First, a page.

Four out of five teachers say the focus on exams has become "disproportionate" to the focus on the overall wellbeing of their pupils, according to a major charity.
The Health Foundation has today published a report following a two-year inquiry into young people’s future health.
It also shows that 70 per cent of teachers and school staff say lack of funding is a challenge to providing mental health support.
And the charity is now calling on the government to overhaul policies across areas including housing, transport and education to secure the future health of young people aged 12-24.
Researchers found evidence of a rising pressure on academic performance in schools with “insufficient focus on real work experience and practical life skills”, and that this was a key factor affecting young people’s mental health and emotional wellbeing.
Pupils' mental health 'at risk'
But the charity also calls for reforms to the private rental housing sector and the ending of the postcode lottery in access to discounted and free transport for students and young people seeking employment.
Jo Bibby, director of health at the Health Foundation, said: "It is apparent that the arbitrary division of responsibilities between different sectors is letting young people down and jeopardising their long-term health. We must address these divisions and ensure there is a whole-government approach to drive us towards a healthy future.”
The report says:
- 90 per cent of school leaders have seen an increase in the number of students experiencing anxiety or stress over the past five years (as reported by Young Minds charity).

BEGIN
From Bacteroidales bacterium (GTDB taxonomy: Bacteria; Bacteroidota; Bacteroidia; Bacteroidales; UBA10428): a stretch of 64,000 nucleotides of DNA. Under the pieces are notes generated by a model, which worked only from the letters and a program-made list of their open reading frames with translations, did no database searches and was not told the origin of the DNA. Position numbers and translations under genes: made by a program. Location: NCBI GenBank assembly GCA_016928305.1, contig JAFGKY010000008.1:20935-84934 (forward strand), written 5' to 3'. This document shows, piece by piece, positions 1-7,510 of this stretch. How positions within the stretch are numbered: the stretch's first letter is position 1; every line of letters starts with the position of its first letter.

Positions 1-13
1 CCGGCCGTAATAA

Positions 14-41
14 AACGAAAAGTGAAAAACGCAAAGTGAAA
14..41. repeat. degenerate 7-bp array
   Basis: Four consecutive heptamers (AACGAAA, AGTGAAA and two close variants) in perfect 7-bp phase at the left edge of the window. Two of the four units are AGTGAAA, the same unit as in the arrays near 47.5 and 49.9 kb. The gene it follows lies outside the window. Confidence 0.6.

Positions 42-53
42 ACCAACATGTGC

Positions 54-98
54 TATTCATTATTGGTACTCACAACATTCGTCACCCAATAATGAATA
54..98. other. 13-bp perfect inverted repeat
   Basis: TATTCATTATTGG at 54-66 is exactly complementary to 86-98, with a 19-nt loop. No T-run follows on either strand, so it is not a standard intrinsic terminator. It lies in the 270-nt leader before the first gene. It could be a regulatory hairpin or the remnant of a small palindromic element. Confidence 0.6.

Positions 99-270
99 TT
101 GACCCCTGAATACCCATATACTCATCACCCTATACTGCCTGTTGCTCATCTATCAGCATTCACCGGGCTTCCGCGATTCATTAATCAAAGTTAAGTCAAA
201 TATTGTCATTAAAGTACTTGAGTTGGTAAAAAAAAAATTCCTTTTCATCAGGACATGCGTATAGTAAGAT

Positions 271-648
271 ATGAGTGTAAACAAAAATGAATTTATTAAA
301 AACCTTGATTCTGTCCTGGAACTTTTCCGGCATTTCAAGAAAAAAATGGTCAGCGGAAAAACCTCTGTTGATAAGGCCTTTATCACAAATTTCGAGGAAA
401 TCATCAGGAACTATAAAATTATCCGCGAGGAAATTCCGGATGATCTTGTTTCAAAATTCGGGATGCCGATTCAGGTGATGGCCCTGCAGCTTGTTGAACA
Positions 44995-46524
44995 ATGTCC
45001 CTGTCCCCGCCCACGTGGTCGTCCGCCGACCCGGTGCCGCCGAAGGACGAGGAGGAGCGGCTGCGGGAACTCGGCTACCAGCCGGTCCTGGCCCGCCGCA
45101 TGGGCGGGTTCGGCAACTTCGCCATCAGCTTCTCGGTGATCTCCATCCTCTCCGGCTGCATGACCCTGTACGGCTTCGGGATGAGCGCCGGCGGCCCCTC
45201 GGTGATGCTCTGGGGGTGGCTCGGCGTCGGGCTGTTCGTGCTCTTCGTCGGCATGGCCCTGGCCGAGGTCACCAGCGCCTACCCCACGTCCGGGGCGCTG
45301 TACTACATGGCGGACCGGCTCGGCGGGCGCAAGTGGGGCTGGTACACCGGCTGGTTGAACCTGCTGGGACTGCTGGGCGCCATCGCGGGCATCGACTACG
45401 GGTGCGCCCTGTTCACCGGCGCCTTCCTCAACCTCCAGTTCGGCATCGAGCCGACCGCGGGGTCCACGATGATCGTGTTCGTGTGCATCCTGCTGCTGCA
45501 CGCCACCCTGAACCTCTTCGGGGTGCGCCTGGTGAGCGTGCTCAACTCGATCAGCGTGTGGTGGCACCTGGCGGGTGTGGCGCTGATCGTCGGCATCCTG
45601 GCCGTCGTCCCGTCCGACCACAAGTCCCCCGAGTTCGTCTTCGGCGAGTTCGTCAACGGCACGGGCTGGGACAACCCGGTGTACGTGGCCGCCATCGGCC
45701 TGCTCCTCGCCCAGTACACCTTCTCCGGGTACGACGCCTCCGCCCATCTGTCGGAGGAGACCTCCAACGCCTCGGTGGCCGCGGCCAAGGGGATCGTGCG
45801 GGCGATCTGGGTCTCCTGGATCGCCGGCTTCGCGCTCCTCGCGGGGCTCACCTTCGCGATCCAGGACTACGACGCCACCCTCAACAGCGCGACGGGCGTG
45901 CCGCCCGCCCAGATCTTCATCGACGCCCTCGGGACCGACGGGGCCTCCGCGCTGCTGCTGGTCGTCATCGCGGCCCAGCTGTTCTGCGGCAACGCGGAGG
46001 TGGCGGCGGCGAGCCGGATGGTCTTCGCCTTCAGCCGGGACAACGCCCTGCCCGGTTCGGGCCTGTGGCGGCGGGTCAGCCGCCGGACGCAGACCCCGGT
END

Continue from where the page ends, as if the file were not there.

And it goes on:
- 80 per cent of young people believe exam pressure has impacted on their mental health. This pressure is also reported to be having an impact on teachers, too.
- According to The Children’s Society, one in eight children (11.8 per cent) is also unhappy with school.
- 82 per cent of teachers say the focus on exams has become disproportionate to the focus on the overall wellbeing of their students.
- 70 per cent of schools staff say that a lack of funding – both within schools and for specialist services – is a challenge to providing mental health support.
The Health Foundation, along with The Children and Young People's Mental Health Coalition, and the Centre for Mental Health, is now calling for a review of the impact of the UK exam systems on young people’s wellbeing and mental health.
They want education inspectorates, including Ofsted, to look beyond attainment and overall performance, and instead assess schools on their efforts to promote “a whole-school approach”
They are also calling for
- Education providers to ensure that they equip young people with the essential skills they need to prepare them for the transition into adulthood; for example, money management or employability skills.
- Leaders in education to prioritise and promote the wellbeing of staff by having clear strategies in place.
- Local statutory bodies to work with education providers to plan and deliver preventative and early intervention emotional wellbeing services.
- Closer working together between young people’s mental health services and education providers.